Description of Historic Place
Acadia Lodge No.13 A.F. & A.M., built circa 1902, is located at 14 Victoria Street in the village of Pugwash, Nova Scotia. The plain, boxy, two-storey, brick building stands close to the edge of the residential street in a neighbourhood with homes built in the same era. The building and property are included in the municipal designation.
The value of Acadia Lodge lies in its association with the history of Pugwash. Its first owner, Frederick Reginald Dakin, was a prominent citizen and successful businessman. In 1911, Dakin sold the building to the local Masonic Lodge and, in 1957, the Masons allowed the building to be used for the first Pugwash Conference, the 1995 winner of the distinguished Nobel Peace Prize.
Frederick Reginald Dakin and his wife, Grace Borden Dakin, had this building constructed circa 1902. They used it as an outlet for their retail business where they sold such items as paints, books, and stationery. Eventually, Dakin’s business endeavours expanded to include lumber, lobster fishing and shipbuilding. In 1919, he built the last sailing ship to be launched from Pugwash, the “William Mcl. Borden,” named for his brother-in-law who was killed in action in WWI. Dakin was also very active in community service, and he held several local political posts. In 1911 the Dakins sold the Victoria Street building to the Mason’s following the lost of their Water Street lodge in a fire. The Masons continue to this day to use the building as their meeting place.
In July 1957, the Masons allowed the building to be used for the first Pugwash Conference on Science and World Affairs. The three-day Conference, endorsed by Albert Einstein and organized by Bertrand Russell and Joseph Rotblat, was attended by twenty-two influential scientists, scholars and public figures from ten countries. The internationally acclaimed individuals met to discuss the growing threat of armed conflict, the dangers from nuclear fall-out, the responsibility of scientists, and to explore views and peaceful solutions to looming international problems and relations. Since the first meeting, the Conference has been held annually in countries around the world, and has been held twice in Pugwash, in 1959 and 1995, the latter being the recipient of the Nobel Peace Prize.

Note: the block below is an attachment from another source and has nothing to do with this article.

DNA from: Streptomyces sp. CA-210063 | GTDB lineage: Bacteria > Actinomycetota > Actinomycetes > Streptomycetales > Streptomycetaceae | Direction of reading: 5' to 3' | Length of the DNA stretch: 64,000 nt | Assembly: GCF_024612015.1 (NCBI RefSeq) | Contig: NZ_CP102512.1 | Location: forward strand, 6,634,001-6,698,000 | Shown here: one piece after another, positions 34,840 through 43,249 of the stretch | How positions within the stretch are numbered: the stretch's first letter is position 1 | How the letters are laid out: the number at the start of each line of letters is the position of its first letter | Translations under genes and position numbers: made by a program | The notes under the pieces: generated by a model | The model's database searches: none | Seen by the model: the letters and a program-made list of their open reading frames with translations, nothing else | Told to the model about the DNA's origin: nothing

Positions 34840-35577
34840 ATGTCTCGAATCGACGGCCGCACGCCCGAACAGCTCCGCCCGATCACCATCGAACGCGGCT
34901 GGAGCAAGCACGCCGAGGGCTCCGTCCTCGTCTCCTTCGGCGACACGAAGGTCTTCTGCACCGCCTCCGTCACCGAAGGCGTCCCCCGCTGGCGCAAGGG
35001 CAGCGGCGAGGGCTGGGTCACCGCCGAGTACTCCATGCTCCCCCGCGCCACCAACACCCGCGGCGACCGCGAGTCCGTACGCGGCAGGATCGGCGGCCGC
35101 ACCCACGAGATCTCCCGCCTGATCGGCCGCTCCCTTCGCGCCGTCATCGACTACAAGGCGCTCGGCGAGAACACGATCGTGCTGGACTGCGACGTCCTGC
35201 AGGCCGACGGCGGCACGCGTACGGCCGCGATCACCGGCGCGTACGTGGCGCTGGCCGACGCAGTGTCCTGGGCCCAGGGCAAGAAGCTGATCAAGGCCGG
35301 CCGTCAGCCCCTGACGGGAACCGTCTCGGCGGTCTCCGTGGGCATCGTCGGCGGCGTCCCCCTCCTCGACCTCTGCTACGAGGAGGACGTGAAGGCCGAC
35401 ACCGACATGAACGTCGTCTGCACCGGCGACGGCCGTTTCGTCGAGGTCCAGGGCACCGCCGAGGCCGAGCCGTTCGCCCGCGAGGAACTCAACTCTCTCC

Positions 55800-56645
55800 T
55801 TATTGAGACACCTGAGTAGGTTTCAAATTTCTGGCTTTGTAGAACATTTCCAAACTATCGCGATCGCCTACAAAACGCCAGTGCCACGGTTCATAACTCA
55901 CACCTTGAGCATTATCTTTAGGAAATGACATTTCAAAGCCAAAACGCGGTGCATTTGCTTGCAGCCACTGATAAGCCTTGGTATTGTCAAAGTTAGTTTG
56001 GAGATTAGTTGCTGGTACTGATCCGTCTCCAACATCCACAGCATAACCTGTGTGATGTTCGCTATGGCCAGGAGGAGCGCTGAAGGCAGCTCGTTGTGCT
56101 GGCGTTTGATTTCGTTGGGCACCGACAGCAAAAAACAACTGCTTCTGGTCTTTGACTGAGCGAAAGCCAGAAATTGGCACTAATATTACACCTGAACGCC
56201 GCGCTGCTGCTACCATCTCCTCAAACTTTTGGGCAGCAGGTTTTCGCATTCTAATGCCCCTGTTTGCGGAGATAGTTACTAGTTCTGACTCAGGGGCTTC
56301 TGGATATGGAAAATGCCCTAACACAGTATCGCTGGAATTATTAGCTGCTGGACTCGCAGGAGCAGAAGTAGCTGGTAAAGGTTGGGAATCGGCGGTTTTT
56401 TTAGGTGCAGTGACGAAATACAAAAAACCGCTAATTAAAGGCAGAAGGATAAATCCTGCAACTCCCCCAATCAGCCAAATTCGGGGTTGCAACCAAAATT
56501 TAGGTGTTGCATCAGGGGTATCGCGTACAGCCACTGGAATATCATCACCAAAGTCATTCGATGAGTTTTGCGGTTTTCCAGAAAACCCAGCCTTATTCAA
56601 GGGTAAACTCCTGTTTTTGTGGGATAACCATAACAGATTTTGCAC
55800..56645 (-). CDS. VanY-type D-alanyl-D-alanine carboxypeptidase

Acadia Lodge No.13 is a boxy, two-storey, brick, symmetrical building with a low-pitched gable roof. The 3-bay façade in the gable end has a central entry balanced on each side by a large, two-paned window. Wooden siding covers the brick on the north-facing front and the west side, however the original brick and the wide concrete window headers and sills are still exposed on the back and the east side. Some of the upper panes of the widows have the original stained glass.
Source: “Heritage Properties County, Acadia Lodge No.13 A.F. & A.M.” File, Cumberland County Museum
Character-defining elements of the Acadia Lodge No.13 A.F. & A.M. include:
- original site, form and massing;
- two-storey, brick construction;
- low-pitched gable roof;
- symmetric, three-bay façade with central entry on front-facing gable end;
- transom over front entry;
- concrete hoods and sills;
- original stained glass windows;
- Masonic symbol high above main front door.